That’s also the method by which some sites restrict access to visitors from specific countries. Here you can see where your IP address points on the world map.
- Virtual Private Networks (VPNs)
- WebRTC IP Leak Test
Let’s discuss them one by one.
1. Virtual Private Networks
You can’t just hide your IP address, as you won’t be able to navigate the Internet. However, you can pretend you have a different IP address than your real one. This is where the Virtual Private Networks come into play.
A virtual private network (VPN) extends a private network across a public network, and enables users to send and receive data across shared or public networks as if their computing devices were directly connected to the private network.
There are more than 150 VPN service providers available worldwide and choosing the right one may be tough, as each provider has their own features and limitations.
There are, however, few critical things to take into consideration when choosing one and, surprisingly, it relates to some “eyes.”
Five Eyes, Nine Eyes, Fourteen Eyes
All these are global alliances with the goal of mass surveillance. They cooperatively collect, analyze and share data about citizens from different parts of the world. This started after the World War II, and now countries spy on each other’s citizens and share intelligence on people’s online activity, received/sent emails, Facebook posts and more.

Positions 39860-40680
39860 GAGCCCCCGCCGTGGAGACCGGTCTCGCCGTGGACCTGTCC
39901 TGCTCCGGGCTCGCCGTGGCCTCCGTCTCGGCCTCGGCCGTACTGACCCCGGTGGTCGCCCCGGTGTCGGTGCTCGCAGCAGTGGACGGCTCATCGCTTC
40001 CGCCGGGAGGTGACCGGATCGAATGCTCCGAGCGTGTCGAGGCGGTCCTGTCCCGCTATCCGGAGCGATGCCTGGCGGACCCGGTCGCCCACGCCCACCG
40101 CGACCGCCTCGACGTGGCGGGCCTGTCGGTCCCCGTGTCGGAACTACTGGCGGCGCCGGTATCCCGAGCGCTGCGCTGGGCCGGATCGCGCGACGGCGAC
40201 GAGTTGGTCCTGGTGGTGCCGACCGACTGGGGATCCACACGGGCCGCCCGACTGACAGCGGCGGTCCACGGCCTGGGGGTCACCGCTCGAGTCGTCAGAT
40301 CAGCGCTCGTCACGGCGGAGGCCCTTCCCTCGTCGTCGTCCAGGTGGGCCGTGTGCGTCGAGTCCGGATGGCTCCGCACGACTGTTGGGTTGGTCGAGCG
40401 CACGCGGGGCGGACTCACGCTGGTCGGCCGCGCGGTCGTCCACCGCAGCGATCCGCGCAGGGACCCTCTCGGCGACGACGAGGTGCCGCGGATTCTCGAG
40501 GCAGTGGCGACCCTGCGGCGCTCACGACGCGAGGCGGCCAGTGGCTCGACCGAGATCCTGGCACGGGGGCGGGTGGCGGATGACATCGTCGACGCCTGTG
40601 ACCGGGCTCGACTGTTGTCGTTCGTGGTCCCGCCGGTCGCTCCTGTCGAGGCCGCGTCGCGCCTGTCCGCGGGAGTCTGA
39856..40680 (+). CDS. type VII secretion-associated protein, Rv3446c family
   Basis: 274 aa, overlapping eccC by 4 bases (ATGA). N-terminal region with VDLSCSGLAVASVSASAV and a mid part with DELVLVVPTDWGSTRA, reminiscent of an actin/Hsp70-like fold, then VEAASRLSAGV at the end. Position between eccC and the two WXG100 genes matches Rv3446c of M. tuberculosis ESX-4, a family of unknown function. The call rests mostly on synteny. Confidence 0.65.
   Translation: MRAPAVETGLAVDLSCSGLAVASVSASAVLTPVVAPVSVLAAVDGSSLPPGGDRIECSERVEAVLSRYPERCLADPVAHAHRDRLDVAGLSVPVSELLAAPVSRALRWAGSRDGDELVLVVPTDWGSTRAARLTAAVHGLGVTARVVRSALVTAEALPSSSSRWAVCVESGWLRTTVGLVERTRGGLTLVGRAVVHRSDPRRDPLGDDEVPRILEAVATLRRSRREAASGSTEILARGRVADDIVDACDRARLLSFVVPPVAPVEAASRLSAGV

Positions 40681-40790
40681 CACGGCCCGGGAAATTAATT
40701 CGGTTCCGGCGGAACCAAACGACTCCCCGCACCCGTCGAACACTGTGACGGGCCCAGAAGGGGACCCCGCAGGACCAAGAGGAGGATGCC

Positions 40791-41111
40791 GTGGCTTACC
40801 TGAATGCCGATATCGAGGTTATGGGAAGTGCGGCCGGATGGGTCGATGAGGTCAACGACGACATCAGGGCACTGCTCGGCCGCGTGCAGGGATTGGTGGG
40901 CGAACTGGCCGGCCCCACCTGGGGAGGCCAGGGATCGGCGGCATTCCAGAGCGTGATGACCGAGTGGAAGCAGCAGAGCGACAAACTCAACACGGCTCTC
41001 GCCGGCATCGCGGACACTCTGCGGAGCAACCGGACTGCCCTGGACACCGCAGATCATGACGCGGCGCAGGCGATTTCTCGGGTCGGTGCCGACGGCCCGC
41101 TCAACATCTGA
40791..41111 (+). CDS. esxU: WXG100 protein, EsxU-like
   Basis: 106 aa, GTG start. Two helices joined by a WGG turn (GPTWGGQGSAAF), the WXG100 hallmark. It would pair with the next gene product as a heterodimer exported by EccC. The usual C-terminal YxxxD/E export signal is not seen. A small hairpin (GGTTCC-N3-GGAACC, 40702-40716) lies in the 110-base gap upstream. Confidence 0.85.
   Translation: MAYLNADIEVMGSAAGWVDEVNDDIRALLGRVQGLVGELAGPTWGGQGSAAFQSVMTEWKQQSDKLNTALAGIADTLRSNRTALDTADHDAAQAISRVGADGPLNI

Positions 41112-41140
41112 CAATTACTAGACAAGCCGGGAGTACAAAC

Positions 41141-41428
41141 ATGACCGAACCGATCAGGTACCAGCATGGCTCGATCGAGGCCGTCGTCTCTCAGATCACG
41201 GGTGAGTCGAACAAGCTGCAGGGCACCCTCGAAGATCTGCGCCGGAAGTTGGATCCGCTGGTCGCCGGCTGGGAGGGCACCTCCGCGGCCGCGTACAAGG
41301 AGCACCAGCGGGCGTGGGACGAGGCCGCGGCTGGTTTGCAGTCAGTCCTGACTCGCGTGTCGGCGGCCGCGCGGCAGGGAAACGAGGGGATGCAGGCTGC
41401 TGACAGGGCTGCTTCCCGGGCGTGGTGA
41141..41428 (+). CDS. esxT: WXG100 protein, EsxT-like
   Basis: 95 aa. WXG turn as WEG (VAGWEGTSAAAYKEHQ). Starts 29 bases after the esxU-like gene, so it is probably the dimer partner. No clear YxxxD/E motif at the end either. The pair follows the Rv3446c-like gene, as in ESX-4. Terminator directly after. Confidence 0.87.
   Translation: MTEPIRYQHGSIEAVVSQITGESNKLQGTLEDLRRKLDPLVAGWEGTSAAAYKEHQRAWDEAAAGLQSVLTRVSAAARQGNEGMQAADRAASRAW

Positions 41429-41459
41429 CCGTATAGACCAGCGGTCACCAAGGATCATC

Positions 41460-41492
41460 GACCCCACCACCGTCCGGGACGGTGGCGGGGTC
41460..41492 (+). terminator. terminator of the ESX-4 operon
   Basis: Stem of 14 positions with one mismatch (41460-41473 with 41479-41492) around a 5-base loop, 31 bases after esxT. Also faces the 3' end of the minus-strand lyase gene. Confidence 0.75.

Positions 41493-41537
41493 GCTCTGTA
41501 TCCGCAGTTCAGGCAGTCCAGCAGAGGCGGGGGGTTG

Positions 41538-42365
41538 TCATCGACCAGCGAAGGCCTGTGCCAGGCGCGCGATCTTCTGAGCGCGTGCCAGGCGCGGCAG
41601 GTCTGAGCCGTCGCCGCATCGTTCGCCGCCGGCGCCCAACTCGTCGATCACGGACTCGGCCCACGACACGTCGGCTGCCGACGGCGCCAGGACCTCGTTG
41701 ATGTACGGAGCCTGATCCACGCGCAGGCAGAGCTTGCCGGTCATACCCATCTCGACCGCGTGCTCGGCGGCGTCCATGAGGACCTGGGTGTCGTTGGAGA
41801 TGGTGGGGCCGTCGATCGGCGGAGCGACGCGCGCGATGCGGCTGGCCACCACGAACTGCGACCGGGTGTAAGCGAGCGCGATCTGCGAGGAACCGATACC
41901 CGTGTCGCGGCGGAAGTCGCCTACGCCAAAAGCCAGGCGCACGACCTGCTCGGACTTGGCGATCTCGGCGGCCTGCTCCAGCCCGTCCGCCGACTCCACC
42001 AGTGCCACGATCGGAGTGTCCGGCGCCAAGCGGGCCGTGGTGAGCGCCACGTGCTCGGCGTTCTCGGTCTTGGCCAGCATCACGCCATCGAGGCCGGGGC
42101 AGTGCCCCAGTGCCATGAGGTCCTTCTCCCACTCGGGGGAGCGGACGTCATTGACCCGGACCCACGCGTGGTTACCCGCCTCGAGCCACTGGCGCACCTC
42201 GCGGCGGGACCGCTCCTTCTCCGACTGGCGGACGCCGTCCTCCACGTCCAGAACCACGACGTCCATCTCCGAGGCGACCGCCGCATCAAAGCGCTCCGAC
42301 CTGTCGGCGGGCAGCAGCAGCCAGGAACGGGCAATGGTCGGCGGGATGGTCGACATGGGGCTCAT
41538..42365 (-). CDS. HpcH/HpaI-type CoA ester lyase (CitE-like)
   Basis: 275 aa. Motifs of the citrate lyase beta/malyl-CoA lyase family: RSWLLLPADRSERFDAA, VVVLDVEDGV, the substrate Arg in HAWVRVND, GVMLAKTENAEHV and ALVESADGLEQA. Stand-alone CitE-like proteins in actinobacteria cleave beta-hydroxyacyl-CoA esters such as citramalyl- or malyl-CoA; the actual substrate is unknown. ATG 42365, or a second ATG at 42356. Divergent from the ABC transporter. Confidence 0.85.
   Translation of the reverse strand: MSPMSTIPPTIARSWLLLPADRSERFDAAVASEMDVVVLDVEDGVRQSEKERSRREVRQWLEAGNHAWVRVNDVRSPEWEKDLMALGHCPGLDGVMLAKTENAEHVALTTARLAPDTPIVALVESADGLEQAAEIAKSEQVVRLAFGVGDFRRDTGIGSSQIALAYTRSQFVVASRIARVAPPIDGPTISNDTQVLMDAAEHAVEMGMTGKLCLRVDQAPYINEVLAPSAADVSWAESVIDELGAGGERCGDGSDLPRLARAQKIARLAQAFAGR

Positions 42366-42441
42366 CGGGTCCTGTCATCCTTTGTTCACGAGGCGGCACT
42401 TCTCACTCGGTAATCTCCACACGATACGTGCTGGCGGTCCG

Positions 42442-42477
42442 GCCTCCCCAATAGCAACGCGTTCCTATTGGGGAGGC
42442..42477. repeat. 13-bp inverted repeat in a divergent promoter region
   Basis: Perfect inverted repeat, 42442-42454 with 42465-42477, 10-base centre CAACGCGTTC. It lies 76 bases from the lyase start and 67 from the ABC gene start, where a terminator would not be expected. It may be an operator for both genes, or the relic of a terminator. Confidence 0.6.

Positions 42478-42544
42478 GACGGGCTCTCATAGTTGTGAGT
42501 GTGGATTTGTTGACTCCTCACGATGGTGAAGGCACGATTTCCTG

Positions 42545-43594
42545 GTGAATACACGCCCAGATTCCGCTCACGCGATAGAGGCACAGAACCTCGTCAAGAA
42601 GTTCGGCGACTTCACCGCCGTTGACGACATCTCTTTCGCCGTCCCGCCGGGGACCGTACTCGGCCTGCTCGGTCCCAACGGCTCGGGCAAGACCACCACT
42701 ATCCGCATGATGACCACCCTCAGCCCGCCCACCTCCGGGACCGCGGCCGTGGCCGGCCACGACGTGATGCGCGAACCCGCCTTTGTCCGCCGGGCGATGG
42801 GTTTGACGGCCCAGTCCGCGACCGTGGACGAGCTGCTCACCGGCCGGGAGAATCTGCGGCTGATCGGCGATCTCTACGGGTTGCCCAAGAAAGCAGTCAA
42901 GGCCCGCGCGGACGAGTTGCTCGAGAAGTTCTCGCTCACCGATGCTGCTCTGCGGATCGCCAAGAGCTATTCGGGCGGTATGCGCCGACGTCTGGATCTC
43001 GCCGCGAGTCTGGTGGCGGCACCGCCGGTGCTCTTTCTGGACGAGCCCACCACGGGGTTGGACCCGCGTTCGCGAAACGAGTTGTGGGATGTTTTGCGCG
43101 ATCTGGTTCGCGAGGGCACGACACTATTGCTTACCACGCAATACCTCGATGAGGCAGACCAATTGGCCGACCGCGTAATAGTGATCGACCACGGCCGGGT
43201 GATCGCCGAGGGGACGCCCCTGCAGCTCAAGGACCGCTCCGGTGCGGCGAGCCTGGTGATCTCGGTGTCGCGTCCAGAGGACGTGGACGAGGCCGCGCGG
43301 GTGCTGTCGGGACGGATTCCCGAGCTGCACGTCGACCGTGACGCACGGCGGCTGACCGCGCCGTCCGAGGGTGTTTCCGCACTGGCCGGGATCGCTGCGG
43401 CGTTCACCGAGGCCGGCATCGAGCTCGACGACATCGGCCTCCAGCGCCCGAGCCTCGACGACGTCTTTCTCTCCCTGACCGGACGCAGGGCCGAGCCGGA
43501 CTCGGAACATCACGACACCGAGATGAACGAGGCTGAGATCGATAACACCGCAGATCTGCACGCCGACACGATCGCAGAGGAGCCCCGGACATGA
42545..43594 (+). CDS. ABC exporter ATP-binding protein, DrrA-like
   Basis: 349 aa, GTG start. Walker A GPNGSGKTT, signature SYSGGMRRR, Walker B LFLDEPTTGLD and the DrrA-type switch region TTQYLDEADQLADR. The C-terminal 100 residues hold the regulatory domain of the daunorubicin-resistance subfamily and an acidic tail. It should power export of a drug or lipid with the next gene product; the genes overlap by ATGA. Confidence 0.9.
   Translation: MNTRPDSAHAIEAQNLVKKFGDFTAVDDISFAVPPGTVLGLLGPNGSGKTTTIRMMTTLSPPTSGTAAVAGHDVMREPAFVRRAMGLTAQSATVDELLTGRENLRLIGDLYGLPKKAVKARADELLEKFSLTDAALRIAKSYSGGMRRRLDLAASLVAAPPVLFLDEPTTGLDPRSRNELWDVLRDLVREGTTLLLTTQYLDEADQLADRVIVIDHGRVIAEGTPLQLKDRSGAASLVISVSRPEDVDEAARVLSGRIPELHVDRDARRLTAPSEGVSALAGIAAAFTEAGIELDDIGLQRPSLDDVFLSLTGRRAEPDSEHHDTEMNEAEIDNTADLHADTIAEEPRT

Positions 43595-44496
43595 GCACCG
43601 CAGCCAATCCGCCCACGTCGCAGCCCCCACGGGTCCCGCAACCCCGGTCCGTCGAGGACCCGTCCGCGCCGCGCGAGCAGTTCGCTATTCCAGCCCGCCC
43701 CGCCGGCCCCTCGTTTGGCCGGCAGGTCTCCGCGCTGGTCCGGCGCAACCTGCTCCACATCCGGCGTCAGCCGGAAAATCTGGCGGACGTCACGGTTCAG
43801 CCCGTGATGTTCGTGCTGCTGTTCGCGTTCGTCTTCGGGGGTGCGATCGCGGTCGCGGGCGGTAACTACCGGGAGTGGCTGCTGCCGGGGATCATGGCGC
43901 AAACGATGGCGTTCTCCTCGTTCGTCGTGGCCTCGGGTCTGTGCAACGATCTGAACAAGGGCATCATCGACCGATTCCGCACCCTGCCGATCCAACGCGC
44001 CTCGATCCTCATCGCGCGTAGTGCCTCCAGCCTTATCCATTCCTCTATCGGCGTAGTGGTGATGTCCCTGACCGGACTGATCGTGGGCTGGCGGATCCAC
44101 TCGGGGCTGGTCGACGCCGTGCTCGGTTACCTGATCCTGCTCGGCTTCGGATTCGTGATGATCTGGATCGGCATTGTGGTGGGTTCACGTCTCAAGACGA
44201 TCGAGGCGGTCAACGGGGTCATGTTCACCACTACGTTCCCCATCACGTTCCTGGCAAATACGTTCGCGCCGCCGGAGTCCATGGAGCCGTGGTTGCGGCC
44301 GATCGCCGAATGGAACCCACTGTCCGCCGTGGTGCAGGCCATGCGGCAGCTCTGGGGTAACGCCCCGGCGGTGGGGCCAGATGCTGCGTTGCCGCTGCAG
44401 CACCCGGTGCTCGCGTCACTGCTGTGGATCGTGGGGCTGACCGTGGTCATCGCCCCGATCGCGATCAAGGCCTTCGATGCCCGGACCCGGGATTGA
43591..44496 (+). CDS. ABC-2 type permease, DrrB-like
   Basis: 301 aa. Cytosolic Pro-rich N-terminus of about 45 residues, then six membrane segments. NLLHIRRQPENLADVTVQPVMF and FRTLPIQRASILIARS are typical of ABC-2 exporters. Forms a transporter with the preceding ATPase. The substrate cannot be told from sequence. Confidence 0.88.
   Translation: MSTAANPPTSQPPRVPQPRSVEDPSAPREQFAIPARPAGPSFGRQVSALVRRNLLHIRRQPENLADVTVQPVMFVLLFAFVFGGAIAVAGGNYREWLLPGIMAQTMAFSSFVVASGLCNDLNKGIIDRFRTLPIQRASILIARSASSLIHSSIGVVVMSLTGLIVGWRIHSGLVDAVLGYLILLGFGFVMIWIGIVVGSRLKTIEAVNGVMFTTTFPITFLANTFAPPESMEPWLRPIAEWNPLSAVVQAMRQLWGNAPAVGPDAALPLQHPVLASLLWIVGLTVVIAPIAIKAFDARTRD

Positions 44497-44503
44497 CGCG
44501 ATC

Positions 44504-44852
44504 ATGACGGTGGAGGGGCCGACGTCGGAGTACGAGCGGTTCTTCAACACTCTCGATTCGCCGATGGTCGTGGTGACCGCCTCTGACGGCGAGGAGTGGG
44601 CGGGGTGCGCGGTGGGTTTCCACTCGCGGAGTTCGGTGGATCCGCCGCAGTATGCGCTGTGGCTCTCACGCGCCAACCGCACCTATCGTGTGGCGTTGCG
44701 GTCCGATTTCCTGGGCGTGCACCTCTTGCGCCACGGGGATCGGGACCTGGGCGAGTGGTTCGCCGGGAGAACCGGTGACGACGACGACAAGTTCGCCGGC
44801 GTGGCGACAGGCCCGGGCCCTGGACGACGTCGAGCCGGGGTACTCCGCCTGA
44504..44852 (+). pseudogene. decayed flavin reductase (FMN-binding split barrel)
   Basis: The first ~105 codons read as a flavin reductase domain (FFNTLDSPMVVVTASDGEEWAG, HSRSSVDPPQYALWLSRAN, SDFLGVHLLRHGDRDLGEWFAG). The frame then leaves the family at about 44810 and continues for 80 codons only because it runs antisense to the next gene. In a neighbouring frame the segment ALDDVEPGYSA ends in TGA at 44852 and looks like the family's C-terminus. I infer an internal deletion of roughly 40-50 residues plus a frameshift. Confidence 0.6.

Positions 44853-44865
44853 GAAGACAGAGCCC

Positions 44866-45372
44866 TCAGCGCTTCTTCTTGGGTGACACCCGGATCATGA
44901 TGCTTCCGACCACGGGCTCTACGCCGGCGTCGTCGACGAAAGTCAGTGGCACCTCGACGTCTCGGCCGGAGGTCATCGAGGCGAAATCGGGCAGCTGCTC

The countries that make up these groups are:
3. New Zealand
4. United Kingdom
5. United States
Nine Eyes (all of the above plus):
Fourteen Eyes (all of the above plus):
To keep it short, choosing a VPN provider based in one of these countries does not guarantee you privacy, as some entities (like NSA and alike) from the same or even different countries can force VPN (and basically any online service) providers to offer their data.
There is a nice list of over 150 VPN providers with all their features and limitations on thatoneprivacysite.net. Take some time to read and analyze what VPN fits you best. Then I would recommend that you use it for 1 month before buying a long-term subscription to see how it goes.
2. WebRTC IP Leak Test (even with VPN you may be visible)
Hold on! Even behind a VPN and with an encrypted DNS service you may still leak your IP address. And why should things be so complicated?
3. The Browser
Let’s discuss the surfing boards that we use to navigate in the digital cosmos of the Internet.
What browser is better?
- Internet Explorer! (said nobody)
- Edge (*…whispered somebody…*)
- Opera! (said a couple of people)
- Safari! (said a bunch of people that have all the Apple products of the newest version the first day they appear)
- Tor! (shouted an anonymous group from somewhere)
- Яндекс Браузер! (said a group of Russian speaking people)